National Minimum Drinking Age Act
|Enacted by the||
98th United States Congress
|Effective||July 17, 1984|
|U.S.C. sections created||158|
The National Minimum Drinking Age Act of 1984 (23 U.S.C. § 158) was passed on July 17, 1984 by the United States Congress as a mechanism whereby all states would become thereafter required to legislate the age of 21 years as a minimum age for purchasing and publicly possessing alcoholic beverages. Under the Federal Aid Highway Act, a state with a minimum age below 21 would be subjected to a ten percent decrease in its annual federal highway apportionment.
While this act did not outlaw the consumption of alcoholic beverages by those under 21 years of age, seven states and Washington D.C. extended its provisions into an outright ban. These states are: Alabama, Idaho, Indiana, Kansas, North Carolina, Pennsylvania, and Vermont. The minimum drinking age is a state law. However, most states still permit "underage" consumption of alcohol in some circumstances. In some states, no restriction on private consumption is made, while in others, consumption is only allowed in specific locations, in the presence of consenting and supervising family members as in the states of California, Colorado, Maryland, Montana, New York, Texas, West Virginia, Wisconsin, and Wyoming. The act also does not seek to criminalize alcohol consumption during religious occasions; (e.g. communion wines, Kiddush).
Legislation concerning the legal minimum drinking age in the United States can be traced back to the days of prohibition. In 1920, the 18th amendment to the U.S. Constitution declared it illegal to manufacture, transport, or sell intoxicating liquors. This was repealed with the passing of the 21st amendment in 1933, which was followed by the adoption of minimum legal drinking age policies in all states, with most states electing a minimum legal drinking age (MLDA) of 21. Between 1970 and 1975, 29 states lowered the MLDA from 21 to 18, 19, or 20. This was primarily due to the passing of the 26th Amendment which lowered the required voting age from 21 to 18.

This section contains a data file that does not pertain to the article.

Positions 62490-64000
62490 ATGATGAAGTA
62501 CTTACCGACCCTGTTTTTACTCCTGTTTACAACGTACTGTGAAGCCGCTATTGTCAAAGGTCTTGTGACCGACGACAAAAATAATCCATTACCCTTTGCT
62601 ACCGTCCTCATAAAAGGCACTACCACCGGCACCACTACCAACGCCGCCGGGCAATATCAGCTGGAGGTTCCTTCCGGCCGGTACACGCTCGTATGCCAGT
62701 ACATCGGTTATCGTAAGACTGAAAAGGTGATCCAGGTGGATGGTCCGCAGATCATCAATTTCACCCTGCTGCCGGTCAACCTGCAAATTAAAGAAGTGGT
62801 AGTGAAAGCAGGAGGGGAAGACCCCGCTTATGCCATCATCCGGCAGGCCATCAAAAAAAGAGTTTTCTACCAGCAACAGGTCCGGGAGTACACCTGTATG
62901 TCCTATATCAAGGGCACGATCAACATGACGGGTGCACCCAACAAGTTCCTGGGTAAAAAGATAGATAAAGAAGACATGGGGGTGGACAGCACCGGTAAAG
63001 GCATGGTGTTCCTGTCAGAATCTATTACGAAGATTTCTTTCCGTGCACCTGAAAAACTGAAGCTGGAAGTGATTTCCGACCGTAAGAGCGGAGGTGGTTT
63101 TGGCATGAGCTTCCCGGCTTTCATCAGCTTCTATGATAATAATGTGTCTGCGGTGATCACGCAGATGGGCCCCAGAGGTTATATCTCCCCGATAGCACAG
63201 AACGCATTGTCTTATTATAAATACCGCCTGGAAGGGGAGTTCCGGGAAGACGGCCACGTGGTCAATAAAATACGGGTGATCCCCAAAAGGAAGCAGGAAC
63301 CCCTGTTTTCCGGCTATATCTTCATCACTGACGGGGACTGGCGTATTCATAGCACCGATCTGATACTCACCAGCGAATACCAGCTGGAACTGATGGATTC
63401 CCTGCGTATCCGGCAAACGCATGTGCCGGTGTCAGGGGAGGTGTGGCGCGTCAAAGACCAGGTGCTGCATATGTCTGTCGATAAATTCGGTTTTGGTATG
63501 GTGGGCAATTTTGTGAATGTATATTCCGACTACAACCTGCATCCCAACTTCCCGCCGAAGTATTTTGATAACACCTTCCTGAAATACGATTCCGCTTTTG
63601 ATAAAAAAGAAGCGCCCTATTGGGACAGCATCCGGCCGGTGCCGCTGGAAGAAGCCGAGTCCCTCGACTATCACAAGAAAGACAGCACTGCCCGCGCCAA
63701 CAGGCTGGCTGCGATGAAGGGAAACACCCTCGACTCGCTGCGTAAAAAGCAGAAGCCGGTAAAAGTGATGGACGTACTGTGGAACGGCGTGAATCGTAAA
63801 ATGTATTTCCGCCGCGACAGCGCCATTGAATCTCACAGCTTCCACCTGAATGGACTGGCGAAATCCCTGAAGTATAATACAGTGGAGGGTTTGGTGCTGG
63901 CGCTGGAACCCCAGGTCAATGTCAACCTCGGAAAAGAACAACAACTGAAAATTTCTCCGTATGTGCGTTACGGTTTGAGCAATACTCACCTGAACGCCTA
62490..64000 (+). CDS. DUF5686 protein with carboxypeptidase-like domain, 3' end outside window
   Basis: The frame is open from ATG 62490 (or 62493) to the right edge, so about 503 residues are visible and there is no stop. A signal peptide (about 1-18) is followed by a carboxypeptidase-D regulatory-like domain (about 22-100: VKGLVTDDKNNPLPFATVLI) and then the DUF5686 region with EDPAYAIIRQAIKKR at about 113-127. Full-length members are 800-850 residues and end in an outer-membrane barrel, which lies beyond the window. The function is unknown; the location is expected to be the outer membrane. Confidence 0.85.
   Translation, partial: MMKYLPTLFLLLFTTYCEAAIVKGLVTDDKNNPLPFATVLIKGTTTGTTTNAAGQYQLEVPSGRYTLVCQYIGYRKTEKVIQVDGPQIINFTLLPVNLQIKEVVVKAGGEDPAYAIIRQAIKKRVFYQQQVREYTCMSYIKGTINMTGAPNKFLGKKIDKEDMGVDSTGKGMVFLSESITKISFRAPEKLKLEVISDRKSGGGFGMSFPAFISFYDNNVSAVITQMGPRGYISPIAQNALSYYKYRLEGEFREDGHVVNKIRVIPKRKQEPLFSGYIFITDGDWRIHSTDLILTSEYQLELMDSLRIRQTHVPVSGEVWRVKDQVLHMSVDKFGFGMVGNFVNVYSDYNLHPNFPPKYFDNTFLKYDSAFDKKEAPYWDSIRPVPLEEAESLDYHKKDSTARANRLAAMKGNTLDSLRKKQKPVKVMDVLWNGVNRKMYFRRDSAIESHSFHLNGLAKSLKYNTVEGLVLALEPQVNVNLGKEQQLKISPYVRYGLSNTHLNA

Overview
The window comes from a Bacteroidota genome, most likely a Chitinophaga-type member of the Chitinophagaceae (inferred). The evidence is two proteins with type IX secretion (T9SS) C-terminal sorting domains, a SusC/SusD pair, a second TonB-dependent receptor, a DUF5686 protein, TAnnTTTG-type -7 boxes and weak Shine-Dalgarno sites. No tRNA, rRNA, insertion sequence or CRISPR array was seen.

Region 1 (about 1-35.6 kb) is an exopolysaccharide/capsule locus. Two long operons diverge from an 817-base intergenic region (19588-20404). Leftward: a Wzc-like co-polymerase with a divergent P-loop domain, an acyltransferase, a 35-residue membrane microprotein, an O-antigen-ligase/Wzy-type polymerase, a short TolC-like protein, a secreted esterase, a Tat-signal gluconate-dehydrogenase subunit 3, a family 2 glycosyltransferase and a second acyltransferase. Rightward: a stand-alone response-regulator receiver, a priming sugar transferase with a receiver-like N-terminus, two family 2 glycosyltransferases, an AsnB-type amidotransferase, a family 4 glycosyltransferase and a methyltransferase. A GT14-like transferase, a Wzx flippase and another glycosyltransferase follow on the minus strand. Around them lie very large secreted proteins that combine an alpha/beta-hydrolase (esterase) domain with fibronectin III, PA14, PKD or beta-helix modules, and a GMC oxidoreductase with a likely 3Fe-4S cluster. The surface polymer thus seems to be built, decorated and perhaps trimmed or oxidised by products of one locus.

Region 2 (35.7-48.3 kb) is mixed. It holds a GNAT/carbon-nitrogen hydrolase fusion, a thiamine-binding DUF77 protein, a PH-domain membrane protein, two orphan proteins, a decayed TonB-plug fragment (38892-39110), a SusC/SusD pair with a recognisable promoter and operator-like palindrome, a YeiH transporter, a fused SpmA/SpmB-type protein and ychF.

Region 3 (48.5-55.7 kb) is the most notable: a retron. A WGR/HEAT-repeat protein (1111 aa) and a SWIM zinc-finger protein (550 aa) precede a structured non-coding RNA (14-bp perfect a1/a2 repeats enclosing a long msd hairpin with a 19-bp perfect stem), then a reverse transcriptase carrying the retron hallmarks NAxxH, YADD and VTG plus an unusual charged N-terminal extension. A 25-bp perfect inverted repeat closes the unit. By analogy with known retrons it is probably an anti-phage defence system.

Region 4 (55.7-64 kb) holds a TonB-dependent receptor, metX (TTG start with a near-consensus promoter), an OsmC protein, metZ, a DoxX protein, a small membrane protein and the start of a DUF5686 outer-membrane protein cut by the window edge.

However, these changes were soon followed by studies showing an increase in motor vehicle fatalities attributable to the decreased MLDA. In response to these findings, many states raised the minimum legal drinking age to 19 (and sometimes to 20 or 21). In 1984, the National Minimum Legal Drinking Act, written by Senator Frank Lautenberg (D-NJ) and influenced by Mothers Against Drunk Driving (MADD), required all states to enforce a minimum legal drinking age of 21 or else risk losing 10% of all federal highway construction funds. As the minimum legal drinking age was still left to the discretion of the state, the act did not violate the 10th amendment, meant to reserve all responsibilities not specifically appointed to the federal government for the states. However, as the act controlled the distribution of anywhere from 8 to 99 million dollars, depending on the size of the state, for all intents and purposes the act mandated a minimum legal drinking age of 21. By 1995, all 50 states and DC were in compliance, but Puerto Rico and the Virgin Islands (and Guam until 2010) remained at 18 despite the loss of highway funding.
The Conservative Party of New York opposed the passage of the law in 1984. In 2001, according to the same article, New York State Assembly member Felix Ortiz introduced a bill that would lower the drinking age back to 18. He cited unfairness and difficulty with enforcement as his motivations.